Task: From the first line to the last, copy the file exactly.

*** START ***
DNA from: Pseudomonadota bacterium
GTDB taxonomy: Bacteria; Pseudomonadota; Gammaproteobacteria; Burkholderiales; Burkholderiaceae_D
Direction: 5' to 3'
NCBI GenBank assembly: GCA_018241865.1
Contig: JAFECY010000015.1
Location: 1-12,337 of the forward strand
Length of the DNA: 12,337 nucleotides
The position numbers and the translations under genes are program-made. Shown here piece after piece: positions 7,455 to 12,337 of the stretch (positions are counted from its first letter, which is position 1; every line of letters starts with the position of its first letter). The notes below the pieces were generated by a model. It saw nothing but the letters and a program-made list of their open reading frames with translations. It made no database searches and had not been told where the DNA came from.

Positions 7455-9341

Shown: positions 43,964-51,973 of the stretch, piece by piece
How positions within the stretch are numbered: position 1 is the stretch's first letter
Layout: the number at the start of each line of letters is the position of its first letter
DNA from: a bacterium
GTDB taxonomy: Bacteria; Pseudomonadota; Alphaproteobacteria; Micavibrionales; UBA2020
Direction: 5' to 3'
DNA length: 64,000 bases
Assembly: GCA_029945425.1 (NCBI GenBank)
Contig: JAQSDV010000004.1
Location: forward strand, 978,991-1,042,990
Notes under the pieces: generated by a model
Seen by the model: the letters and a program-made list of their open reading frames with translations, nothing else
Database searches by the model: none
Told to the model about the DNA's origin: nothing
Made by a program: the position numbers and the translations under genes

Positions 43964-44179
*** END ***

DNA from: Pseudomonadota bacterium
GTDB taxonomy: Bacteria; Pseudomonadota; Gammaproteobacteria; Burkholderiales; Burkholderiaceae_D
Direction: 5' to 3'
NCBI GenBank assembly: GCA_018241865.1
Contig: JAFECY010000015.1
Location: 1-12,337 of the forward strand
Length of the DNA: 12,337 nucleotides
The position numbers and the translations under genes are program-made. Shown here piece after piece: positions 7,455 to 12,337 of the stretch (positions are counted from its first letter, which is position 1; every line of letters starts with the position of its first letter). The notes below the pieces were generated by a model. It saw nothing but the letters and a program-made list of their open reading frames with translations. It made no database searches and had not been told where the DNA came from.

Positions 7455-9341

Shown: positions 43,964-51,973 of the stretch, piece by piece
How positions within the stretch are numbered: position 1 is the stretch's first letter
Layout: the number at the start of each line of letters is the position of its first letter
DNA from: a bacterium
GTDB taxonomy: Bacteria; Pseudomonadota; Alphaproteobacteria; Micavibrionales; UBA2020
Direction: 5' to 3'
DNA length: 64,000 bases
Assembly: GCA_029945425.1 (NCBI GenBank)
Contig: JAQSDV010000004.1
Location: forward strand, 978,991-1,042,990
Notes under the pieces: generated by a model
Seen by the model: the letters and a program-made list of their open reading frames with translations, nothing else
Database searches by the model: none
Told to the model about the DNA's origin: nothing
Made by a program: the position numbers and the translations under genes

Positions 43964-44179